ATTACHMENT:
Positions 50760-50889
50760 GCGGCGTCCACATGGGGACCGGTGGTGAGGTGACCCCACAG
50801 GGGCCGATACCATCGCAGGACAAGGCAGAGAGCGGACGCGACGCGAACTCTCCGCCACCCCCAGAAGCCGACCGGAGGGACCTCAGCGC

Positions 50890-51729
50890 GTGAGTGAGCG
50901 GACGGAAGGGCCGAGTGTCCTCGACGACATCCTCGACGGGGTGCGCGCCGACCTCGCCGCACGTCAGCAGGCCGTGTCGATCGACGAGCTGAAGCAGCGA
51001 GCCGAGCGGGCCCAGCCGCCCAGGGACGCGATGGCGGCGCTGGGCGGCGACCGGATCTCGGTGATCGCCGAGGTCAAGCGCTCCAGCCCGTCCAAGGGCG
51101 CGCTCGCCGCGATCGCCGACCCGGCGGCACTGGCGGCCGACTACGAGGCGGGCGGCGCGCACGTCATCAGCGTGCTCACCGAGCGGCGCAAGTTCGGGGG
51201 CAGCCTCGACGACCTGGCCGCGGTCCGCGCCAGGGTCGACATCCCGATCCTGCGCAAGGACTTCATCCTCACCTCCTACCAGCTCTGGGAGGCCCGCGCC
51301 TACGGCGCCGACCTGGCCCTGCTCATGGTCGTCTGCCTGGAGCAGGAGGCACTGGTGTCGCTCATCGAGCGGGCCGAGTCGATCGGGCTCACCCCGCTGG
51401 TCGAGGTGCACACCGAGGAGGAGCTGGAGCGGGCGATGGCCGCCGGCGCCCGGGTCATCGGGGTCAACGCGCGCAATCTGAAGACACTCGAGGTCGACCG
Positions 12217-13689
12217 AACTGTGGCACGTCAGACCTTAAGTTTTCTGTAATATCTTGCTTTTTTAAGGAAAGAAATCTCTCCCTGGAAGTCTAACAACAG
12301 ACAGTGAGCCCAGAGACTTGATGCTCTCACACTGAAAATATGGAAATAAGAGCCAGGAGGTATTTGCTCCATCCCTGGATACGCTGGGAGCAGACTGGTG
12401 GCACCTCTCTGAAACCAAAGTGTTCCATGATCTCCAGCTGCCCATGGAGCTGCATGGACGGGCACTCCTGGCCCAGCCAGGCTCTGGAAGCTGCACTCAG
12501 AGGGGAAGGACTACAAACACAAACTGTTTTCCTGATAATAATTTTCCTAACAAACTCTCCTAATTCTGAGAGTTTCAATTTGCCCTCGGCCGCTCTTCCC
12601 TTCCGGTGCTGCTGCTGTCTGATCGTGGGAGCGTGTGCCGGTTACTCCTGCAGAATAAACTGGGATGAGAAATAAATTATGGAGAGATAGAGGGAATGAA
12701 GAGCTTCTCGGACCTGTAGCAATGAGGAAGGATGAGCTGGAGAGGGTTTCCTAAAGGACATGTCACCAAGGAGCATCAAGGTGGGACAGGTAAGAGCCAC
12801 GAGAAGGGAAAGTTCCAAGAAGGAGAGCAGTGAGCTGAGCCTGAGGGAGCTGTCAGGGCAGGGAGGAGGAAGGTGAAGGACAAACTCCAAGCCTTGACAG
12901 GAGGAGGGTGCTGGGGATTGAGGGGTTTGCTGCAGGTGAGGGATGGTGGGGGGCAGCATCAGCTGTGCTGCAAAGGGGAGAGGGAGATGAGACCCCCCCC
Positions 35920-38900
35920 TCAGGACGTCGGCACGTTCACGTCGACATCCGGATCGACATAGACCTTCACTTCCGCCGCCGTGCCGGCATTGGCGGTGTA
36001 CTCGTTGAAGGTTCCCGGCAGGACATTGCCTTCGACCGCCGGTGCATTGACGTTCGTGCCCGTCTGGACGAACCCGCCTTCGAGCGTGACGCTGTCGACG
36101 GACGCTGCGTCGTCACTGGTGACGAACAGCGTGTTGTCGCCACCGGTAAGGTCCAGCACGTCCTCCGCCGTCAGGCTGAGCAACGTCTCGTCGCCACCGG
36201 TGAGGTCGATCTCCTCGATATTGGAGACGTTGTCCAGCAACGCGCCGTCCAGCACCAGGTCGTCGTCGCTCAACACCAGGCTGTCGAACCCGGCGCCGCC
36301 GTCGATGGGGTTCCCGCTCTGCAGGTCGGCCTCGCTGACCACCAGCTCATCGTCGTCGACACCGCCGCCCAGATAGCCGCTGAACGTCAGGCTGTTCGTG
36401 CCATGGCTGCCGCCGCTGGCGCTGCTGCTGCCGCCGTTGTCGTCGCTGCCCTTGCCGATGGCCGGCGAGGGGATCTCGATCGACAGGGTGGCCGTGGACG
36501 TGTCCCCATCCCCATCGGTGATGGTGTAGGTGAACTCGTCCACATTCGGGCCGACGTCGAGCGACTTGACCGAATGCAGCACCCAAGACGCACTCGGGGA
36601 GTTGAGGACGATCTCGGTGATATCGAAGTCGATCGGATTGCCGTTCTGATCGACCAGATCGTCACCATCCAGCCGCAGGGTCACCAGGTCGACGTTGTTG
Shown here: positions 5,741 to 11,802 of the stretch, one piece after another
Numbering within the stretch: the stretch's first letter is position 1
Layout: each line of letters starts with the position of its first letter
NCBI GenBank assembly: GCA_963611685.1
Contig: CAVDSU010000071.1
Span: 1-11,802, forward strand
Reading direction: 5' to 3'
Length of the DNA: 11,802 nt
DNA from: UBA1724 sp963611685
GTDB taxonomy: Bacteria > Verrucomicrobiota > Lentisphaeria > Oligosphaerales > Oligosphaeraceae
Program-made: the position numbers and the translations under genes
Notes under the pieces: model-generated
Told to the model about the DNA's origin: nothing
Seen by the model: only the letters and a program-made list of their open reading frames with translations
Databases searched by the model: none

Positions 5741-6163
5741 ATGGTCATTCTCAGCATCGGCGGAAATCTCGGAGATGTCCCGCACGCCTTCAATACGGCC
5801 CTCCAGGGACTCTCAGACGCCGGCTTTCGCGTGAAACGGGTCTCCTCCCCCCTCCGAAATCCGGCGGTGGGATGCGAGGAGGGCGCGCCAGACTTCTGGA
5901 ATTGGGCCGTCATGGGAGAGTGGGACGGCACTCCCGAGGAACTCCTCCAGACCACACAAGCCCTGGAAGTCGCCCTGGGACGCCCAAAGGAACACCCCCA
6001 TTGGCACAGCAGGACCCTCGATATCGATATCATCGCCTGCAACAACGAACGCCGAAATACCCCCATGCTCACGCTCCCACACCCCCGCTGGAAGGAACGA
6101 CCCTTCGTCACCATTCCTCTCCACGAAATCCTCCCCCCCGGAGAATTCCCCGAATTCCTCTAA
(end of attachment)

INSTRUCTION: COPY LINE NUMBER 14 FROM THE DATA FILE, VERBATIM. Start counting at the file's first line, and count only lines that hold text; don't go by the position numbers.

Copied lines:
12301 ACAGTGAGCCCAGAGACTTGATGCTCTCACACTGAAAATATGGAAATAAGAGCCAGGAGGTATTTGCTCCATCCCTGGATACGCTGGGAGCAGACTGGTG